U.S. data revealed that cytomegalovirus was independently associated with latent tuberculosis infection, and both were associated with high levels of C-reactive protein, suggesting enhanced systemic inflammation, researchers reported.
“Prior studies showed that cytomegalovirus infection may affect progression to active tuberculosis and tuberculosis outcomes,” Yuri van der Heijden, MD, MPH, assistant professor of medicine in the division of infectious diseases at Vanderbilt University Medical Center, told Healio.
“Dr. Moises A. Huaman’s group had been working with the National Health and Nutritional Examination Survey (NHANES) data with potentially interesting findings on this topic particularly around the relationship of cytomegalovirus infection and tuberculosis infection, rather than active tuberculosis so, we decided to collaborate,” van der Heijden said.
Van der Heijden and colleagues analyzed NHANES data from 1999 through 2000 for tuberculin skin testing (TST), TB questionnaires and cytomegalovirus (CMV) antibody testing.
Of the 7,363 participants they included in the study, 403 (5.5%) had latent TB infection (LTBI). Among 4,215 participants who were tested for CMV, 90% of participants with LTBI were CMV positive compared with 58% of those without LTBI, the researchers reported.
The study also demonstrated that a higher proportion of participants with LTBI had high C-reactive protein (CRP) levels compared with those without LTBI (45% vs 31%), and that CMV IgG positive status was associated with LTBI (OR = 8.37; 95% CI, 3.67-19.05). LTBI and CMV were both associated with higher CRP in weighted univariate logistic regression models.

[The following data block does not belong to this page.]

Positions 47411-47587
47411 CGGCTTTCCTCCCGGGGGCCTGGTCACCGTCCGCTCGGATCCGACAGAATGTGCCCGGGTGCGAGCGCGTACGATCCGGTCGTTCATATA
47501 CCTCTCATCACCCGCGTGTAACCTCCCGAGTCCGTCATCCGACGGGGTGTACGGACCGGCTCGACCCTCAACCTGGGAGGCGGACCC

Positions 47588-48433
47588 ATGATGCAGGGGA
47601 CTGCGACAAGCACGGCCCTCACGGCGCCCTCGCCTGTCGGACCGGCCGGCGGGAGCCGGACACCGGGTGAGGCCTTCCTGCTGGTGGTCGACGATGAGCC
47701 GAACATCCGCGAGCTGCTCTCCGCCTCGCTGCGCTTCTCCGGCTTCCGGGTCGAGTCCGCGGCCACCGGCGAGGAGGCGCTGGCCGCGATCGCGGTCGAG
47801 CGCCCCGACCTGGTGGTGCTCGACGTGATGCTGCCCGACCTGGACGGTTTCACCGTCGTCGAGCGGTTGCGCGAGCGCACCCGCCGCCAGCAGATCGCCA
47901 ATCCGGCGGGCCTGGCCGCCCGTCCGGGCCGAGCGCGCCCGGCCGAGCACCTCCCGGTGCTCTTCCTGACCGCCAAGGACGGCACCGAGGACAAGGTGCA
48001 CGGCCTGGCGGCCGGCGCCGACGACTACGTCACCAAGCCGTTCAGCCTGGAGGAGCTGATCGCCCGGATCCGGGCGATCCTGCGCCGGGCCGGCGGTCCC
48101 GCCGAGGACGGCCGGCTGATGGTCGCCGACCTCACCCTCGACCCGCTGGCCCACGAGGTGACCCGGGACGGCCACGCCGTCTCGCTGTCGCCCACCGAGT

The researchers found that older age (30 to 49 years vs. 6 to 19 years), male sex, foreign birth and large household size were significantly associated with LTBI. Positive CMV IgG remained associated with LTBI (adjusted OR = 2.94; 95% CI, 1.19-7.28) in a multivariable regression model.
Van der Heijden explained that the association between CMV and LTBI is still exploratory, and because of the study design, they are unable to draw conclusions about the direction of the association, such as if one infection predisposes to the other. However, there is a growing recognition that infections such as CMV “may alter host immunity in a way that influences how tuberculosis unfolds in humans,” he said.
Van der Heijden added that previous findings showing how certain individuals do not get infected with TB despite being heavily exposed “raise questions about intrinsic host factors” and how they may be influenced by the interaction between widely present pathogens and the host immune system, although another possible explanation is that individuals with both infections share common external risk factors for both infections.
“Cytomegalovirus and tuberculosis infections are associated with one another, and both infections appear to have a role in chronic inflammation,” van der Heijden said. “The clinical implications of our findings require further investigation.”